I said all that to say this:  most of the more progressive members of the congregation who were there when we arrived have now left.  A few travel a distance to another Church of Christ; some worship with other chruches in the community. Many who previously came occasionally haven't been seen in years.  Me, I continue to teach what I believe, sometimes too cautiously, sometimes too plainly.  Twice in the last three weeks a member of my adult bible class has taken offense at something I said.  On the other hand, I spoke last Sunday morning, and did not speak plainly enough.  My topic was our dependence on God, and I talked around so many points that in the end I couldn't even hold my own interest.

But I stay here for two reasons.  First, the congregation is so small, every member is needed. I have a place here. Second, there is still the remnant of a progressive spirit in the church, and I feel I should do all I can to keep it from dying.

Offline Bill

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Choice...Do I have a right to it?
« Reply #2 on: Sat Jan 05, 2002 - 17:23:04 »
[!--QuoteBegin--][/span][table border=\"0\" align=\"center\" width=\"95%\" cellpadding=\"3\" cellspacing=\"1\"][tr][td]Quote (jmfair60 @ Jan. 03 2002,5:13)[/td][/tr][tr][td id=\"QUOTE\"][!--QuoteEBegin--]If you choose to be numbered among a certain congregation then you are in essence placing yourself under the authority of the eldership or leadership.  On the other hand the shepherds should be sensitive to the Spiritual needs of their flock and be prepared to change if it is an area where the Bible allows.  Normally I would say that if you want to clap or raise hands, etc., but the leadership is against that, then you should probably seek out a congregation that is more closely aligned with your sensibilities.  A real problem occurs when it is a rural area and there are no other choices.  I am not sure there are any easy answers here.[/quote]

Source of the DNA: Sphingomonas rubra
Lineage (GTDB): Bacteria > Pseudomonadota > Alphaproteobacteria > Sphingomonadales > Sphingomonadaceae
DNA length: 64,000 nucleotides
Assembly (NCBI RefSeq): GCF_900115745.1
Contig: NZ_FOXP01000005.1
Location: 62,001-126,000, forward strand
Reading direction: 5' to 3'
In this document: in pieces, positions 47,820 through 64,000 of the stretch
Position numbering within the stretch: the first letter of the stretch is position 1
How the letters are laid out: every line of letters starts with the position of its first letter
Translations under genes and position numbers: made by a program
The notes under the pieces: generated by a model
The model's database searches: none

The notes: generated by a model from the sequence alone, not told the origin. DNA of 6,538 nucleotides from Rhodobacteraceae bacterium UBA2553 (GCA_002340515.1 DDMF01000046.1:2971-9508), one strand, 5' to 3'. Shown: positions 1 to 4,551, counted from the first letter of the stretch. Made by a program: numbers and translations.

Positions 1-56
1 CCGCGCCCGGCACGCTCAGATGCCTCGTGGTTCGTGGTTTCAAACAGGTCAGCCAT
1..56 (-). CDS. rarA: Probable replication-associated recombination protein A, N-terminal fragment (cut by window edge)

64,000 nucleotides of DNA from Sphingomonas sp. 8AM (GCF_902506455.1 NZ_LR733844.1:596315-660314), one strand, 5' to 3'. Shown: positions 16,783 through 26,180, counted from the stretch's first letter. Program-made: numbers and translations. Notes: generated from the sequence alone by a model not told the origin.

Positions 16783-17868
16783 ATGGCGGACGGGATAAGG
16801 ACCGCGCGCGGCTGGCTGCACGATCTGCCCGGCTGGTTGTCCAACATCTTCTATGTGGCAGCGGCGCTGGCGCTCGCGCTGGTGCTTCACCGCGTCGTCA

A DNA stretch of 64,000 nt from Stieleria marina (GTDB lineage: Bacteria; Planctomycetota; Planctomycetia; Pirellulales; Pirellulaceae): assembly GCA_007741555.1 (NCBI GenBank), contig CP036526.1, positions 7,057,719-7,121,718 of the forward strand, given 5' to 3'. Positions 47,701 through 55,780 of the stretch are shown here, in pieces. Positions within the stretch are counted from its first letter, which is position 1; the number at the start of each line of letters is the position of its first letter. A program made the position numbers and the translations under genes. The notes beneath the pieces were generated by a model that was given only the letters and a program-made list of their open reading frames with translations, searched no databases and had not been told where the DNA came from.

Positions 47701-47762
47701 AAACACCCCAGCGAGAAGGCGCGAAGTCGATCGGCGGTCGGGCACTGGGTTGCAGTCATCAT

We might want to discuss the eldership sometime.  Seems to me that elders should be servants rather than the ruling junta.

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« Reply #2 on: Sat Jan 05, 2002 - 17:23:04 »

marc

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« Reply #3 on: Sun Jan 06, 2002 - 07:37:16 »
There are times it seems our building has become a funeral home without the church shutting down. We've lost so many members in the past couple of years without gaining members to replace them, I fear for the future of this church.

Honestly, it's hard to characterize this congregation.  Many of the people are extremely open, but no one seems to really care much about anything.  We do our best worshipping and fellowshipping when we become informal, meeting downstairs in the kitchen on Sunday nights or at (very) occasional get-togethers, like one we had New Year's Eve. Upstairs Sunday Mornings, though, it sometimes seems like nap-time.  No one seems interested in worshipping.

The situation, though, isn't as bad as what you've experienced.  No one is trying to wield the level of control that you have described.  If that happened, well, because of my circumstances I don't see myself here more than a year or so longer anyway:  that would definitely hasten my departure.

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« Reply #3 on: Sun Jan 06, 2002 - 07:37:16 »
Pinterest: GraceCentered.com

Offline WileyClarkson

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« Reply #4 on: Wed Jan 09, 2002 - 16:38:53 »
chb,